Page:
Agha Ata
May 25, 2013 06:25pm

Do not worry, my friend we do have modern methods of fighting a war. Look at our NUKES.

zeb
May 25, 2013 06:30pm

It's better than farmers suicides in india

Aouchitya
May 25, 2013 07:22pm

@Ravi Ingale from University of Pune: Come out of pune and see the places around Pune , Mumbai, Delhi, Bangalore the situation in India is not much different baby.It is easy to point fingers over other specially at ur neighbors.

Anees
May 25, 2013 07:36pm

@Ravi Ingale from University of Pune: And still, still it shows just a glimpse of thousands of thousands such backward villages in one of Pakistan's neighboring countries.

Agha Ata
May 25, 2013 08:02pm

Gujar Khan Village? :) Do you mean All Muslim Countries?

dr charles
May 25, 2013 10:08pm

Is it a surprise in Pakistan ? This is very common scenario in India. Indian agriculture technology may be advanced and mechanised earlier (Indian green revelation) than Pakistan but because of massive land reforms. Majority of formers holds very small amount of land, cannot afford mechanisation hence still they do their forming using traditional techniques.

MM
May 25, 2013 10:32pm

There have been a lot of negative comments about Gujar Khan. The City and the Tehsil make huge contributions to Pakistan's foreign reserves. It is the most wealthy part of Pakistan. However, despite promises, Gujar Khan still hasn't got an IT University. This poor relations treatment must stop!

Omar
May 26, 2013 05:04am

@MM The problem is not average personn in Gujjar khan but the deceitful and cunning corrupt politicians and bureaucrats who have no interest in the well being of Pakistan.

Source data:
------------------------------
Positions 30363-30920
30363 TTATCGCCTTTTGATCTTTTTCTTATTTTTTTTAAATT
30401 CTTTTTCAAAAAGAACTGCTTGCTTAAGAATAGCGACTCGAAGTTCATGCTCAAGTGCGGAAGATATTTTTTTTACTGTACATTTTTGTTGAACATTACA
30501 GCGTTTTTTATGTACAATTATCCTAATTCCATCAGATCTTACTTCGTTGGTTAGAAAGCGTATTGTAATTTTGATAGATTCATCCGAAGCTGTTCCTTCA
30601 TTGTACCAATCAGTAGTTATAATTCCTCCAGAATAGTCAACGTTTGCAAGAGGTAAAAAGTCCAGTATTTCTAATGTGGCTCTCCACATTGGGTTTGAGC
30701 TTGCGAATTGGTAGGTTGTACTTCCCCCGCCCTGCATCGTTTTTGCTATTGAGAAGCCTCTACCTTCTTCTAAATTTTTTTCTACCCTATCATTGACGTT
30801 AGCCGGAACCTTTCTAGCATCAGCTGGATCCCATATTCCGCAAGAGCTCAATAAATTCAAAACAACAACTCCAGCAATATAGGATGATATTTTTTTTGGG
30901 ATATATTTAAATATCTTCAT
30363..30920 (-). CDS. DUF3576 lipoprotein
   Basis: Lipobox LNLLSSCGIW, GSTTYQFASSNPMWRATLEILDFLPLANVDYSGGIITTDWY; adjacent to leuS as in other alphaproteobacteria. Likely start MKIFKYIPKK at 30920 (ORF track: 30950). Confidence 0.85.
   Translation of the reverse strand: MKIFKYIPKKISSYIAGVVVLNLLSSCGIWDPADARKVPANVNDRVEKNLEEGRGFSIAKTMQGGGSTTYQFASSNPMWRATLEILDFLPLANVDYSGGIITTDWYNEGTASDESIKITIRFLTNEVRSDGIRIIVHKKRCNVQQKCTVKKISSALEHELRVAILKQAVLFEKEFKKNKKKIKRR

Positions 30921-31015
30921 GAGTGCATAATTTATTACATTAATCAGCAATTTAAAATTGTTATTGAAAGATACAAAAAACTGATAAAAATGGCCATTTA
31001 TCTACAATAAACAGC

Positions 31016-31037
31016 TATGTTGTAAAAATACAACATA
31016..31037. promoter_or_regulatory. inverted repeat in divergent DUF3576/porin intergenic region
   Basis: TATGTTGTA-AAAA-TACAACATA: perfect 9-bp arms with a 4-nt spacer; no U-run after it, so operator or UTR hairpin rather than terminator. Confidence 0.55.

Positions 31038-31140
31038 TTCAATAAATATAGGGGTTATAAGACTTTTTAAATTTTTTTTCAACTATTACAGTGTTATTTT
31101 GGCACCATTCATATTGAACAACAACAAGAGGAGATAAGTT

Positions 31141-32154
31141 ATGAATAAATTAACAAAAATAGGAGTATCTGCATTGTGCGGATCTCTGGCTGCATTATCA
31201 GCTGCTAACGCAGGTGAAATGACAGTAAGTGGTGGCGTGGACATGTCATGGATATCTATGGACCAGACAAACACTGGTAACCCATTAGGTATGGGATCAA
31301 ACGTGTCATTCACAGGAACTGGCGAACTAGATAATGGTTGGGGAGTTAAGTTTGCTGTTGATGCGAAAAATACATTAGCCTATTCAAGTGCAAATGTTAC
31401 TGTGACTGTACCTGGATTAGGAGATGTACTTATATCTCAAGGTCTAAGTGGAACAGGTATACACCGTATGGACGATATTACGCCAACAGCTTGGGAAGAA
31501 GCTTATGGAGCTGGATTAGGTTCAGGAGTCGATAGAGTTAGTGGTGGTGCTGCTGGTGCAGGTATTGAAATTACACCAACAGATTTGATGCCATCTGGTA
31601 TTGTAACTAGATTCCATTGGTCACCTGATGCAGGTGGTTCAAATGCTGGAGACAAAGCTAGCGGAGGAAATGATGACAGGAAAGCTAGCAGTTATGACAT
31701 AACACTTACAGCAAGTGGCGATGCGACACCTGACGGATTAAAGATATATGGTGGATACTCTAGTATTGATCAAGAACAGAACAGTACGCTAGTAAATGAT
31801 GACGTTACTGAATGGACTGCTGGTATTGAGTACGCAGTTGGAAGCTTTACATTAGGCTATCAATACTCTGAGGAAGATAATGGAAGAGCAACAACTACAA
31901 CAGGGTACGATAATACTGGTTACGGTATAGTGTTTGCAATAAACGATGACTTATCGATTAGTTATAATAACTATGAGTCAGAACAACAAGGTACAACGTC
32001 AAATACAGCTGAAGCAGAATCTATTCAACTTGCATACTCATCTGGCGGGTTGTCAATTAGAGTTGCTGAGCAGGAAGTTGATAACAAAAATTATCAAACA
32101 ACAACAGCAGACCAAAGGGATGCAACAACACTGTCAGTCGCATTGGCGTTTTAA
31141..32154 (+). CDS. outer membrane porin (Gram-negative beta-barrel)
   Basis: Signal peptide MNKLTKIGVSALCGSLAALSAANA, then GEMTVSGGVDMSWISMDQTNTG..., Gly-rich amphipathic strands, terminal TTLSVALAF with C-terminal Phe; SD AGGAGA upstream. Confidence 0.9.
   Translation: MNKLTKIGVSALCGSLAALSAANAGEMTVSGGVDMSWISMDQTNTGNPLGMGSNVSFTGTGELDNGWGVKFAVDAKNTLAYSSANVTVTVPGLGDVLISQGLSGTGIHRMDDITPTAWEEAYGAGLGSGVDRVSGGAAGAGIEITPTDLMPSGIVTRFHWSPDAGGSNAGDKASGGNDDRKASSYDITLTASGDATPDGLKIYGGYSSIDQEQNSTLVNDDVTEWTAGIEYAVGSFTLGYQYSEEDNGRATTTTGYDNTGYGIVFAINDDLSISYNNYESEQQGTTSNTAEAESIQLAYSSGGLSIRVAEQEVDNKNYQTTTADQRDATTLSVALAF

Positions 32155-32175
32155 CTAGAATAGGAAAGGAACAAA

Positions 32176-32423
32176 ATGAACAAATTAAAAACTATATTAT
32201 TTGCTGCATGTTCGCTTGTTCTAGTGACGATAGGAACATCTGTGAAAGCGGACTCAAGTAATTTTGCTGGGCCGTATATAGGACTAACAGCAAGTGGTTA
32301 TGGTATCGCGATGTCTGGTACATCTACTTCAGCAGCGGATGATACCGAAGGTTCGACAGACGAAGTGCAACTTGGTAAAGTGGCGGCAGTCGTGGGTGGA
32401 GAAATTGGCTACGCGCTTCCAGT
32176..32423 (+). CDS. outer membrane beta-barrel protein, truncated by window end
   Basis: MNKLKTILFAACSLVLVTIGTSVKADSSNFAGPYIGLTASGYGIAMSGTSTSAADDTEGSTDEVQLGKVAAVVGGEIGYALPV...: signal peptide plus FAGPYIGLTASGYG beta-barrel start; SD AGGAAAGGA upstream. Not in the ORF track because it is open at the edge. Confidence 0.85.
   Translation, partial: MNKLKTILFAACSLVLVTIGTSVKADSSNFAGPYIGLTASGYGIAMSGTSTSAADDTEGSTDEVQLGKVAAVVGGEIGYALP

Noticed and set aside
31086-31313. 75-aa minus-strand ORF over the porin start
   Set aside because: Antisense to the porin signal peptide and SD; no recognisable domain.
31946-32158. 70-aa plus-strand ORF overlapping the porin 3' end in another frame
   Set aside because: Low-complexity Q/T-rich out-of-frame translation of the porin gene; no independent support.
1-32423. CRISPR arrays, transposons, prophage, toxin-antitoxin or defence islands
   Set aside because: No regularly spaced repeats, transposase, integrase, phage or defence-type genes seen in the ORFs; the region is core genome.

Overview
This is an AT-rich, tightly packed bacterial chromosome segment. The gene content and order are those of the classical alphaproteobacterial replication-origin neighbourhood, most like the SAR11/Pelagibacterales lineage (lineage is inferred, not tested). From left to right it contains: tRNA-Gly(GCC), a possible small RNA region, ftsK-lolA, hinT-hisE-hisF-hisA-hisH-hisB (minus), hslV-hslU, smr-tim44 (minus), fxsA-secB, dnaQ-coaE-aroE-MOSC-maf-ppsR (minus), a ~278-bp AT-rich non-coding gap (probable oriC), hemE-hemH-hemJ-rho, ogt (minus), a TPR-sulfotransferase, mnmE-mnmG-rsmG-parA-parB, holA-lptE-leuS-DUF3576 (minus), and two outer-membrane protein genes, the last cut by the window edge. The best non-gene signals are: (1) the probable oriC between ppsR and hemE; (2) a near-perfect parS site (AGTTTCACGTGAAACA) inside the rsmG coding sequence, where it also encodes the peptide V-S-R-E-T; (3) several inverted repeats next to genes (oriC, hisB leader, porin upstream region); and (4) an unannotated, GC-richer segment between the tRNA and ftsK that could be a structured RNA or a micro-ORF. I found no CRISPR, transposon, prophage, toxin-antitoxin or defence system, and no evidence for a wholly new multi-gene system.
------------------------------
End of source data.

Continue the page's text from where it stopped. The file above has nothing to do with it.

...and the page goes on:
Zain Bhatti
May 26, 2013 10:33am

This is an anomaly. During the past 30 years, mechanized farming has made a lot of inroads into Pakistani villages. My grand parents lived in the vicinity of Gujar Khan. Life has changed a lot. This village is an exception, as you can see, its a remote village in a mountainous region where tractors can not reach. Otherwise, you see a tractor in almost every farmhouse in Pothohar region, which has considerably a very well off region of Pakistan, mainly due to mass migration from this area to UK, since the 1960s. People have relatives who come back form UK and invest back in Real Estate, tractors, Suzuki Bolan, Toyota cars can be seen in as many houses as in the big cities, in this rather modern part of Pakistan. Most villages 30-35 years ago, did not even used to have electricity, but now most of the areas has electrification, many villages have water, gas supply lines or propane gas cylinders are now commonly used. A/C, Microwaves, TV, Satellite Dish, Refrigerator are in almost every house of those village communities of Pothohar. Infact there is speculation of turning this region/territory of Pothohar into an additional Province, carved out of Northern Punjab.

Ravi Ingale from University of Pune
May 26, 2013 01:27pm

@Aouchitya : I am from one of the Village in Central India, kid. Our situation is far far better than Metro cities like Pune, Mumbai, Delhi, Bangalore etc.

Ravi Ingale from University of Pune
May 26, 2013 01:30pm

@w: Tamilnadu, Assam, New Delhi (at Ganges Plane ) are all the fertile states. They don't need to come across any river.

imran haider
May 26, 2013 03:41pm

My brother has to go back to traditional farming because he cant afford tractors.